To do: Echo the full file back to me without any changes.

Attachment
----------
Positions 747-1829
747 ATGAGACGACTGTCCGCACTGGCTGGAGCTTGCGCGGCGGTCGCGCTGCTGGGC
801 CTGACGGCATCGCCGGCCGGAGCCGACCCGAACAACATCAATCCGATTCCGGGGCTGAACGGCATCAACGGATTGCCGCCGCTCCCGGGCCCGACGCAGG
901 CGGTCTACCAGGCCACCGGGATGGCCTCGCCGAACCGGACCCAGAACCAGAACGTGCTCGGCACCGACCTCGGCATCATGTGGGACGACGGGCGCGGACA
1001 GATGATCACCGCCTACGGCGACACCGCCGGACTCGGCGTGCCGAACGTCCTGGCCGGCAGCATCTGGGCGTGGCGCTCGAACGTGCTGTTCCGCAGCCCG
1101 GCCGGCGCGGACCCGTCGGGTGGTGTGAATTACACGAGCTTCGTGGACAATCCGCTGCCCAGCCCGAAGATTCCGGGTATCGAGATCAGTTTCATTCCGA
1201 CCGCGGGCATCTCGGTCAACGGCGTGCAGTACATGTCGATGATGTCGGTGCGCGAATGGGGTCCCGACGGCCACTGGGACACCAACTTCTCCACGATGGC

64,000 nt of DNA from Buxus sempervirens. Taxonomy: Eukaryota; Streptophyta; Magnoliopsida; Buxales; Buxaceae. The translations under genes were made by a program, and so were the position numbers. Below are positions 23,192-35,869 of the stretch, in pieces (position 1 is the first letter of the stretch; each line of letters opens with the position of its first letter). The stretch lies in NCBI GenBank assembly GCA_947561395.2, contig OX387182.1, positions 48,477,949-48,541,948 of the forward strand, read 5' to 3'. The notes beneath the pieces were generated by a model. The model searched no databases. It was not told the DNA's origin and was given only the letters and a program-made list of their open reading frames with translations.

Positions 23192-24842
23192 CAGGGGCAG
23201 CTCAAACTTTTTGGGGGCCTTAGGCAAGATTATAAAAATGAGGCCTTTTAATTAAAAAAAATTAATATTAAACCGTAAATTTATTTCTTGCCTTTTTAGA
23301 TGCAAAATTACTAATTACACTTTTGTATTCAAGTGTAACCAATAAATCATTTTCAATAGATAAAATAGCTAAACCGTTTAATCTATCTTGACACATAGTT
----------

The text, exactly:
Positions 747-1829
747 ATGAGACGACTGTCCGCACTGGCTGGAGCTTGCGCGGCGGTCGCGCTGCTGGGC
801 CTGACGGCATCGCCGGCCGGAGCCGACCCGAACAACATCAATCCGATTCCGGGGCTGAACGGCATCAACGGATTGCCGCCGCTCCCGGGCCCGACGCAGG
901 CGGTCTACCAGGCCACCGGGATGGCCTCGCCGAACCGGACCCAGAACCAGAACGTGCTCGGCACCGACCTCGGCATCATGTGGGACGACGGGCGCGGACA
1001 GATGATCACCGCCTACGGCGACACCGCCGGACTCGGCGTGCCGAACGTCCTGGCCGGCAGCATCTGGGCGTGGCGCTCGAACGTGCTGTTCCGCAGCCCG
1101 GCCGGCGCGGACCCGTCGGGTGGTGTGAATTACACGAGCTTCGTGGACAATCCGCTGCCCAGCCCGAAGATTCCGGGTATCGAGATCAGTTTCATTCCGA
1201 CCGCGGGCATCTCGGTCAACGGCGTGCAGTACATGTCGATGATGTCGGTGCGCGAATGGGGTCCCGACGGCCACTGGGACACCAACTTCTCCACGATGGC

64,000 nt of DNA from Buxus sempervirens. Taxonomy: Eukaryota; Streptophyta; Magnoliopsida; Buxales; Buxaceae. The translations under genes were made by a program, and so were the position numbers. Below are positions 23,192-35,869 of the stretch, in pieces (position 1 is the first letter of the stretch; each line of letters opens with the position of its first letter). The stretch lies in NCBI GenBank assembly GCA_947561395.2, contig OX387182.1, positions 48,477,949-48,541,948 of the forward strand, read 5' to 3'. The notes beneath the pieces were generated by a model. The model searched no databases. It was not told the DNA's origin and was given only the letters and a program-made list of their open reading frames with translations.

Positions 23192-24842
23192 CAGGGGCAG
23201 CTCAAACTTTTTGGGGGCCTTAGGCAAGATTATAAAAATGAGGCCTTTTAATTAAAAAAAATTAATATTAAACCGTAAATTTATTTCTTGCCTTTTTAGA
23301 TGCAAAATTACTAATTACACTTTTGTATTCAAGTGTAACCAATAAATCATTTTCAATAGATAAAATAGCTAAACCGTTTAATCTATCTTGACACATAGTT